Advantages of FOSS


Jerome Kaidor


A while back, there was a thread about the advantages of commercial
accounting software ( as opposed to open source ). I'd like to present a
bit of the other side. I'll admit to being a bit biased because I'm a
former programmer. Now a business owner, but it's hard to get out of the
programming habit :).

Advantage #1: You Have the Source. Or if you hire a programmer, he
has the source. This means that if there is a bug or feature in the
software that you cannot live with, you can fix it or hire someone to fix

Case in point: I use Quicken for my business. I have a horror of
entering data twice. So I got an accessory program to print checks. And
a dedicated laser printer loaded with magnetic toner and check stock.
Data from Quicken goes to the check printer program, which formats it up
and sends it to the printer. So far so good... A fly in the ointment is
that Quicken does not send the check numbers to the check printer
program. So the check printer program counts, and Quicken counts. If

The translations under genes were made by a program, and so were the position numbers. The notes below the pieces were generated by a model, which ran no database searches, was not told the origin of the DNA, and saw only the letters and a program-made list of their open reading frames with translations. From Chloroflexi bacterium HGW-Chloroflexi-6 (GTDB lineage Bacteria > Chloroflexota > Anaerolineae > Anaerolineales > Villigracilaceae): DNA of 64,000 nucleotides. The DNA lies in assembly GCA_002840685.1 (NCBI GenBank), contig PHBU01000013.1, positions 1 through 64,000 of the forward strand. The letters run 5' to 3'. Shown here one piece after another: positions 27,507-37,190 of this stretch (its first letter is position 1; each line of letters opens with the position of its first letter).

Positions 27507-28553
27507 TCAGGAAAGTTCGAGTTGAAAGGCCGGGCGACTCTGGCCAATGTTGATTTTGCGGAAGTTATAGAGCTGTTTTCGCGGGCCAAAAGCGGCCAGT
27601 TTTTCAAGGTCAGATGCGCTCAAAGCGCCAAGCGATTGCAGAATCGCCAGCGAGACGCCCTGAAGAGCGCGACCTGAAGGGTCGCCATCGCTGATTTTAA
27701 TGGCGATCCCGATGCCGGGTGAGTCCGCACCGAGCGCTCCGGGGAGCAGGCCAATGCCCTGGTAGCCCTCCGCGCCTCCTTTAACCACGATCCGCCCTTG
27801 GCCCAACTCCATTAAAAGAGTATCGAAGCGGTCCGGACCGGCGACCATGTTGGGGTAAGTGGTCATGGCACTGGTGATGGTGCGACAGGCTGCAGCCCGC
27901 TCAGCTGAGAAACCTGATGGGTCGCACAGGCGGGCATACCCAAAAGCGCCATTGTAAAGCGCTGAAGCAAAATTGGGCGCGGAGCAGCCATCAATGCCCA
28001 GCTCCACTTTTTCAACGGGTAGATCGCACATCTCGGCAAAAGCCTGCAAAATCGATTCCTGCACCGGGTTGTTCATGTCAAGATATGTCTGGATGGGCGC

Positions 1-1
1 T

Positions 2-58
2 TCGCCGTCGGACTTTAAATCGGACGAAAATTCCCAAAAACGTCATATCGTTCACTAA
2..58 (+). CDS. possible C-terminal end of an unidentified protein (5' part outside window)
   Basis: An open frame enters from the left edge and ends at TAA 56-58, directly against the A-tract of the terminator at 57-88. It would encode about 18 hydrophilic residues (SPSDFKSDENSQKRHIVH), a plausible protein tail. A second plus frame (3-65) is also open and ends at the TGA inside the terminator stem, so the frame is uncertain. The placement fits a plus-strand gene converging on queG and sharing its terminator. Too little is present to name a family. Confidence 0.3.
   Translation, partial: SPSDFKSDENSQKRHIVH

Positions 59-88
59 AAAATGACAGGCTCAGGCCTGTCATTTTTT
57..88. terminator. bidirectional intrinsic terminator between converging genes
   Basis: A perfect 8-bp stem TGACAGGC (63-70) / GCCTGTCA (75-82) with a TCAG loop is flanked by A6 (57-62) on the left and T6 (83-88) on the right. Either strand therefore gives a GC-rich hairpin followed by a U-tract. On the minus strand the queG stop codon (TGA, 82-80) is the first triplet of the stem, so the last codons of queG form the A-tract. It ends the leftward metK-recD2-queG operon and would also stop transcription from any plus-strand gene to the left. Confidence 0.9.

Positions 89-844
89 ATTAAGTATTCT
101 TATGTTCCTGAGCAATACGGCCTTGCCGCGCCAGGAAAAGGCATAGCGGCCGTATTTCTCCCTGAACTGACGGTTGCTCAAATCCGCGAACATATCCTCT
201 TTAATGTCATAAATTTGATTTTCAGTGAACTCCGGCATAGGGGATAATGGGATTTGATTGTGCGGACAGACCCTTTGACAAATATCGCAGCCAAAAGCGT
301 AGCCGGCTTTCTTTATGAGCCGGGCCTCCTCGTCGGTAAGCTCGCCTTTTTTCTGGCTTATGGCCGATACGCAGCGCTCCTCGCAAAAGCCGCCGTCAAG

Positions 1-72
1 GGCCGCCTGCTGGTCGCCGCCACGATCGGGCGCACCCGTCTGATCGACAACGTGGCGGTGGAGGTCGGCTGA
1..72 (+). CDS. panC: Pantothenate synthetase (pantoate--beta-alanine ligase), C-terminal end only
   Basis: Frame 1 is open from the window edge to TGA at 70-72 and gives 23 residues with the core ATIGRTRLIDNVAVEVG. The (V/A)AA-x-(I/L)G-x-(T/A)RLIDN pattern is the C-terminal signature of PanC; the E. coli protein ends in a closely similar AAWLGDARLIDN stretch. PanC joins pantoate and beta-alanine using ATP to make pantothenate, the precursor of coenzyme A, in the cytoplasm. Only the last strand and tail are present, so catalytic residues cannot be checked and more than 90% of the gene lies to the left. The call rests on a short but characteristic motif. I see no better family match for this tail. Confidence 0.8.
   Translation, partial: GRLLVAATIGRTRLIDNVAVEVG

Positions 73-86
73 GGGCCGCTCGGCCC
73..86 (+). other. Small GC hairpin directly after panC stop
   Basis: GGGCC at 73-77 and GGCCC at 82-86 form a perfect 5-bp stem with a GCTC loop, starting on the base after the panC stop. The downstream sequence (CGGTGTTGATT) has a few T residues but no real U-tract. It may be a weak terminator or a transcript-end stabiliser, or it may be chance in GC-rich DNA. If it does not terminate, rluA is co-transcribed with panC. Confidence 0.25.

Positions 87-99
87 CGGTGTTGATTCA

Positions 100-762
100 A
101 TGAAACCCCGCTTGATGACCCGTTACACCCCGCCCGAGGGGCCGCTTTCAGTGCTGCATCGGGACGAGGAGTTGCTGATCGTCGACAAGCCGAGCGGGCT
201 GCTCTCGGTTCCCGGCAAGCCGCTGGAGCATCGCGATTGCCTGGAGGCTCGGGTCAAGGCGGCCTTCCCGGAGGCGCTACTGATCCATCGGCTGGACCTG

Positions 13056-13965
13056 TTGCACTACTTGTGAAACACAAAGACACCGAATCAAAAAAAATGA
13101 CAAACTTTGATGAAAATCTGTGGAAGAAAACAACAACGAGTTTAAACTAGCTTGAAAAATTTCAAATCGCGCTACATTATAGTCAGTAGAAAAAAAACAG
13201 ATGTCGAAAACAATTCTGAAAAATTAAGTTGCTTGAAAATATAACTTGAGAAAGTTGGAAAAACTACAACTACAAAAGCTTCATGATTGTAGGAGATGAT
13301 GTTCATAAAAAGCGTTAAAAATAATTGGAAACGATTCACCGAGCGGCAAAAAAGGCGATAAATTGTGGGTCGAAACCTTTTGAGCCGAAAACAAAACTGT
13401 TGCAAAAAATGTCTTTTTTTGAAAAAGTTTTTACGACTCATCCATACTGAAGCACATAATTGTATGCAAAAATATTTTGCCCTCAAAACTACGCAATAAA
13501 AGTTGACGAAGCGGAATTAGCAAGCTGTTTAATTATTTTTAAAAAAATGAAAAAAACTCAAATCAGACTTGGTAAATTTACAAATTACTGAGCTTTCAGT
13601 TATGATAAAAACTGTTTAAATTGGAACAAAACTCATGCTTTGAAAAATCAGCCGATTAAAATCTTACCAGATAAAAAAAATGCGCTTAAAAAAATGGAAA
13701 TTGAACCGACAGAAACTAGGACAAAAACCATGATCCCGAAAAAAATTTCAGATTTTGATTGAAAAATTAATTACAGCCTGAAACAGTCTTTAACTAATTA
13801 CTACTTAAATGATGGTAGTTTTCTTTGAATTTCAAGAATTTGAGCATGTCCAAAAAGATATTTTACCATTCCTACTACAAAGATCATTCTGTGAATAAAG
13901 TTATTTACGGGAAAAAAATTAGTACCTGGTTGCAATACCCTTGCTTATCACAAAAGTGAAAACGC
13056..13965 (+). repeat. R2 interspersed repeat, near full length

everything works just right, the check numbers match up. Usually they
do. It doesn't take much to get them out of sync. It's REALLY BAD
software engineering to have two programs counting independently. But
Intuit will never change this behavior. Why? Because they make a lot of
money selling preprinted checks. If it was FOSS, I'd just dig in and add
the numbers to the output stream.

I can surely understand wanting one's vendor to be around - to be
substantial and reasonably guaranteed to be there in the future. But my
impression of Intuit is that unless you are a very LARGE customer, you're
not going to get much support from them. Surely no bugfixes. Maybe I'm

Intuit has been nagging me for months now to upgrade to Quicken 2008.
A friend of mine says its quite buggy, so I've been clicking "no".
Ultimately, I will have to upgrade. Might be years from now. Last forced
upgrade was when they discontinued support for QIF. FOSS will never force
you to upgrade.

Advantage #2: Popular open source projects tend to be relatively
bugfree because anybody who's annoyed by bugs is free to dig in and fix
them, and people do. My linux box soldiers on for months without a
hiccup, but my Windows XP desktop has to be rebooted every couple days.
And let's not even MENTION Vista. Large companies perceive that there is
more money to adding features than to fixing bugs, so that's where they
allocate resources ( programmers ). Admittedly, this advantage might be
minimal in the financial area, because the pool of people who are
programmers AND interested in bookkeeping is probably small.

- Jerry Kaidor


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